Ecommerce businesses face many cybersecurity risks as attacks become increasingly sophisticated and more frequent. Malware, viruses, bad bots, and distributed denial of service (DDoS) attacks are just some of the threats they face. Not only large businesses are targets because small businesses usually have more security weaknesses cybercriminals can exploit.
One of the best steps ecommerce businesses can take is to educate employees about data security and privacy practices to protect customer data. For example, information sessions about identifying suspicious emails can help reduce phishing attacks.
Kaspersky predicts there will be more focus in the future on targeted ransomware. Attackers can install ransomware, a type of malware or malicious software, on a system and lock victims out until the attacker receives a ransom. This way, they can get a big payment from a major company rather than many small payments from random victims.
Educating employees on how to use company hardware and software will minimize malware threats. This includes installing antimalware software, avoiding downloading suspicious files, and making regular computer checkups for virus removal and optimal performance. Malware is the blanket term for viruses, trojans, and any codes that enter your system to corrupt or destroy files or programs. Therefore, you must keep your laptops and PCs in the best health.
Maintain a strong password policy
A 2020 Verizon data breach investigation reports that 37% of data breaches are due to weak or stolen credentials. Some of the most common attacks include phishing, credential stuffing, brute force, and man-in-the-middle (MITM) attacks. Brute force attacks involve using a program to generate passwords until hitting the right ones.
Ecommerce businesses always work with customer data, so they need a physically strong password policy. Employers must know how to create strong passwords at least eight characters long and a combination of upper and lowercase letters, numbers, and special symbols. Employees should change passwords at least every three months and never share them.
Regularly review all third-party integrations and plugins
E-commerce businesses usually use various third-party solutions within their stores. They need to keep an inventory of them and constantly assess whether the level of trust they place in them is warranted. They are responsible for implementing vulnerability patches to the software powering a store, implementing updates, and fixing bugs. Removing the integration is the best practice when third-party solutions are no longer used. The fewer third parties that have access to customer data, the better.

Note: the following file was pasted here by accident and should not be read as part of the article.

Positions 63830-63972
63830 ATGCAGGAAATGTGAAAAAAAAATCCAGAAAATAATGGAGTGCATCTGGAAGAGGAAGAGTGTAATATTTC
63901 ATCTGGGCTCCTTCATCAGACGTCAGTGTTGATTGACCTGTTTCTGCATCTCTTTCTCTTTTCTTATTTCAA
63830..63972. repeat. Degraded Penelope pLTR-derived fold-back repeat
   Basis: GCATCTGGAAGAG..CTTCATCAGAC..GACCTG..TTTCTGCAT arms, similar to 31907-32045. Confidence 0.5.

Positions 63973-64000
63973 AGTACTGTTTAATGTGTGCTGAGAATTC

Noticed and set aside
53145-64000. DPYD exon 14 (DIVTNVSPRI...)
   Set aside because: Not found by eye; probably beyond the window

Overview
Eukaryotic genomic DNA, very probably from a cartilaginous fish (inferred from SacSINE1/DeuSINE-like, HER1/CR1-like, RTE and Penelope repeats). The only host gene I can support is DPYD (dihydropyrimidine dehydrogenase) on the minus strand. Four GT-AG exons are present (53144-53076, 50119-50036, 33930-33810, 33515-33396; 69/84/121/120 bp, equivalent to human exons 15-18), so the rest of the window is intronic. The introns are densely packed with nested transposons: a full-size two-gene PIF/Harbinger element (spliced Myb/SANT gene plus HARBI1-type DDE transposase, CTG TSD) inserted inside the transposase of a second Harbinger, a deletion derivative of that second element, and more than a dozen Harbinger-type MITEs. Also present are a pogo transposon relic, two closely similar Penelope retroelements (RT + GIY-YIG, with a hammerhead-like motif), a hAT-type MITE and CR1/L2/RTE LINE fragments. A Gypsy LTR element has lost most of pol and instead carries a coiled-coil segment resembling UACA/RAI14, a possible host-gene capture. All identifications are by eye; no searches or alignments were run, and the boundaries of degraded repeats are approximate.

Some plugins may have potential security weaknesses, so it is important to know more about them and their security before installing them. Websites with outdated plugins are prime targets for attackers, so it’s important to keep them updated.
For example, to sell products online, the ecommerce business related to event tickets needs to ensure the online ticketing system offers good security. Every ticket sold should be tagged with a unique, scannable QR code to help prevent fraud.
Enable two-factor authentication for sensitive accounts
Two-factor authentication can help prevent phishing attacks involving sending a compelling email with a link that takes users to a fake website where they type in a username and password.
Attackers take advantage of the fact that users often have the same password for multiple sites and can gain access to multiple sites and apps with credential stuffing.
Inserting a program between a user and an app is called a man-in-the-middle attack, allowing an attacker to gather login credentials.
Two-factor authentication requires users to enter their login details and other information, such as a code sent to their phones. This helps businesses to protect against unauthorized access and theft. For example, a phishing attack may enable an attacker to obtain login credentials, but it doesn’t provide the hacker with a phone code. By adding an extra security layer, two-factor authentication can protect against more sophisticated attacks, like man-in-the-middle attacks.
Encrypt all customer data
Ecommerce businesses need to protect customer data from being hijacked by cybercriminals. Encrypted protocols for data transmission can prevent this. A 2020 survey by Statista showed that only 56% of respondents worldwide used extensive encryption.
HTTPS (Hypertext Transfer Protocol Secure) is a much safer version than HTTP (Hypertext Transfer Protocol). It uses SSL certificates to encrypt the transferred data and validates the users on either end. A reliable hosting platform usually guarantees that an eCommerce site uses the HTTPS protocol.